Migraine is a type of headache that occurs as an attack and causes severe or pounding pain. The headache develops suddenly. Sometimes even in the middle of the night. The pain is usually located on one side of the head.
Other forms of headache include tension headaches, medication-induced headaches, cluster headaches and cervicogenic headaches.
Description of condition
A distinction is made between a migraine with an aura and a migraine without an aura. An aura means that the patient exhibits neurological symptoms, such as seeing flashes of light, spots or blotches. The patient may also suffer loss of vision, pins and needles, loss of strength and speech disruption. Migraine without aura is the most common.
Cause and history
The exact cause of migraines is not known.
Signs & symptoms
The patient has suffered at least five attacks of headache, lasting 4 - 72 hours. In addition, a number of the following symptoms may occur:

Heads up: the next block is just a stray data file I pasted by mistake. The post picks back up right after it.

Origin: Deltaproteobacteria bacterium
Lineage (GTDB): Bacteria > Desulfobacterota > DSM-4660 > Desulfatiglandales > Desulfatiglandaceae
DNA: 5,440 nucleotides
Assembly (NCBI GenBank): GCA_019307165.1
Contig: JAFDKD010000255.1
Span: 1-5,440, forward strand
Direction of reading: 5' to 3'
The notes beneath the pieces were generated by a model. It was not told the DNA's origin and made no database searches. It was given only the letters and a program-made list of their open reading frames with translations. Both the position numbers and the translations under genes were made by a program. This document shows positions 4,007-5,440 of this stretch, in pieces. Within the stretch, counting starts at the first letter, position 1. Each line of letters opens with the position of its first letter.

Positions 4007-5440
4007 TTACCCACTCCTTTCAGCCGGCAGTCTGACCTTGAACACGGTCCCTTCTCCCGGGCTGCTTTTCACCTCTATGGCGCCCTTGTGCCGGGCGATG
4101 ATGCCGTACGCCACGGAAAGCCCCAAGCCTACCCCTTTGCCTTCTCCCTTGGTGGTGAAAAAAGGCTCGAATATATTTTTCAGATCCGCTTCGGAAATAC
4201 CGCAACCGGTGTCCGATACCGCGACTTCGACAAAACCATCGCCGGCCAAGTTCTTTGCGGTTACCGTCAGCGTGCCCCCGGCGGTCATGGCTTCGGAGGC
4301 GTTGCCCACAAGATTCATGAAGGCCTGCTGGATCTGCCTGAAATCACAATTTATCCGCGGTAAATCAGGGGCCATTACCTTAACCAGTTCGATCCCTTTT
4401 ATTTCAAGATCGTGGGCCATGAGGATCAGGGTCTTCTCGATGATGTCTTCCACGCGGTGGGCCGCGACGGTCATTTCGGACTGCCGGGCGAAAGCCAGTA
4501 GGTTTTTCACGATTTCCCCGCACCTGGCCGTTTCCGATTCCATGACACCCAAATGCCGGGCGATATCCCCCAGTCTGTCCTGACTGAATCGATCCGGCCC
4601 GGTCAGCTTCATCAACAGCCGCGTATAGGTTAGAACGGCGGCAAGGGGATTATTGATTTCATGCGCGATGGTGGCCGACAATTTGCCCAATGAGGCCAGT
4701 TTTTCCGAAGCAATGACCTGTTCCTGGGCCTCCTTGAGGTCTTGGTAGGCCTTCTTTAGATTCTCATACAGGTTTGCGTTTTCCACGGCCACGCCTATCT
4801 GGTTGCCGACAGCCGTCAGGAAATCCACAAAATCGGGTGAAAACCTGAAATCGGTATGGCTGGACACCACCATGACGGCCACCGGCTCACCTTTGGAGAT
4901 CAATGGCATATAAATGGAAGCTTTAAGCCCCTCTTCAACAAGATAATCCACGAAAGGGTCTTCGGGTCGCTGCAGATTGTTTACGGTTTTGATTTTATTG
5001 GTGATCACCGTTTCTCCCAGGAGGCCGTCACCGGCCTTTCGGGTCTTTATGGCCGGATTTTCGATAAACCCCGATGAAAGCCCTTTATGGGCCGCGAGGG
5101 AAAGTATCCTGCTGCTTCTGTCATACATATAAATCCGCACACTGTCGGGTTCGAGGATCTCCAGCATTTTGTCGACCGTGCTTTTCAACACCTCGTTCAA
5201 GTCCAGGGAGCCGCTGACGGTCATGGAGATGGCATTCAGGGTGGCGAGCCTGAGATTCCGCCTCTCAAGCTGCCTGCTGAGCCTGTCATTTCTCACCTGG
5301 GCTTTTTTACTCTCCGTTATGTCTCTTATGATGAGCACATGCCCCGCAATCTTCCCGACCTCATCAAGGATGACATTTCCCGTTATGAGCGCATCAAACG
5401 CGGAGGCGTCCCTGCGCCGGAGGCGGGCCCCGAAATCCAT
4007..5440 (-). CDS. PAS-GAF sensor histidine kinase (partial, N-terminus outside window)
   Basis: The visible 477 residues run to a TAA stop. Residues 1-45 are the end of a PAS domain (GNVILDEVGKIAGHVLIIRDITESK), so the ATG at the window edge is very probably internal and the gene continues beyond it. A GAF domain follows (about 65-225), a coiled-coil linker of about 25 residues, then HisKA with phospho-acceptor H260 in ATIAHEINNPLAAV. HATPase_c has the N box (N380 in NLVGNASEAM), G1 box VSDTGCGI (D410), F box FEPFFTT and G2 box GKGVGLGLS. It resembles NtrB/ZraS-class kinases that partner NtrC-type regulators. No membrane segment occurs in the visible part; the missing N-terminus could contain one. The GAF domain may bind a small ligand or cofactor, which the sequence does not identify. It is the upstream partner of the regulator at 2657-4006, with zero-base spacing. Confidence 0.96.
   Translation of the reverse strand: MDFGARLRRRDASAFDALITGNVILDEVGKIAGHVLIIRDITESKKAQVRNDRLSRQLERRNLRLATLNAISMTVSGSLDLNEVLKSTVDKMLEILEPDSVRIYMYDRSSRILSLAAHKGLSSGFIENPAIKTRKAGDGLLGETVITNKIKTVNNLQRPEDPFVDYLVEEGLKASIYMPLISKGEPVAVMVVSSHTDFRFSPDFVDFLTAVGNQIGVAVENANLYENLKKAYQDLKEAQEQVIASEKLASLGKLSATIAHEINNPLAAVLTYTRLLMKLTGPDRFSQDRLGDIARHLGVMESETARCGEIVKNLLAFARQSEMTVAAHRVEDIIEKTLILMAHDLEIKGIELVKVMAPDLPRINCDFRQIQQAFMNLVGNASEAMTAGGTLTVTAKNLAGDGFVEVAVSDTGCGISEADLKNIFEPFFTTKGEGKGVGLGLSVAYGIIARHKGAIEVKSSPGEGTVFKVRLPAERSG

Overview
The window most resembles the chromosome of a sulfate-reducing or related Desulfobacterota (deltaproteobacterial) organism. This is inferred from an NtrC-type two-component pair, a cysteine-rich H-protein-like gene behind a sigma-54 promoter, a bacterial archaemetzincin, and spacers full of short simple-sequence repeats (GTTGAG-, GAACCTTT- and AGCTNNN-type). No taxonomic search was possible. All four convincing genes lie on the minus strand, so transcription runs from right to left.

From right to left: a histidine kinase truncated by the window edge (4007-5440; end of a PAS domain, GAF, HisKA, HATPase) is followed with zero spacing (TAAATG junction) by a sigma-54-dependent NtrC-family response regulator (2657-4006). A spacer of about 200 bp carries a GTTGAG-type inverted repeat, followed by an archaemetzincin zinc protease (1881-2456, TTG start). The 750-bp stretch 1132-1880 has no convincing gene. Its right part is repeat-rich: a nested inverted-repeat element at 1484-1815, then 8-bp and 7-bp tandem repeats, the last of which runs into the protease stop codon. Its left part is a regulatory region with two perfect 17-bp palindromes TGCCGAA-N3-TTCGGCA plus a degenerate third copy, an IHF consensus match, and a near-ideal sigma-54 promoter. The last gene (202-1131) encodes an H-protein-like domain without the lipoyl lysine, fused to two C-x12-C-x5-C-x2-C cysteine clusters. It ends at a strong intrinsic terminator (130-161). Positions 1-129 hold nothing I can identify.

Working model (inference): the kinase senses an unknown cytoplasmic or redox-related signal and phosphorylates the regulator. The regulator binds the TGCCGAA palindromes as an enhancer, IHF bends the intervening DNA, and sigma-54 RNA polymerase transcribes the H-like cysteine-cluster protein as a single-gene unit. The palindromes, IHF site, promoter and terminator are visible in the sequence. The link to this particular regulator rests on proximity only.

- The pain is throbbing or pounding, and moderate to severe.
- Exertion makes the symptoms worse.
- Nausea or vomiting.
- The patient tries to avoid light and noise.
If the patient suffers migraine with an aura, the patient may experience flashes of light, spots or blotches in the field of vision. Sometimes the patient suffers vision problems or speech disruption. Pins and needles or decreased sensitivity of the skin are also possible. The aura symptoms last no longer than an hour and precede the headache.
This condition is usually treated with medication. Analgesics can reduce the severity of the attacks. A single dose of ibuprofen, paracetamol or aspirin reduces the pain in many cases.
You can check your symptoms using the online physiotherapy check or make an appointment with a physiotherapy practice in your locality.
Nugteren, K. van & Winkel, D. (2012). Onderzoek en behandeling van de nek. Houten: Bohn Stafleu van Loghum.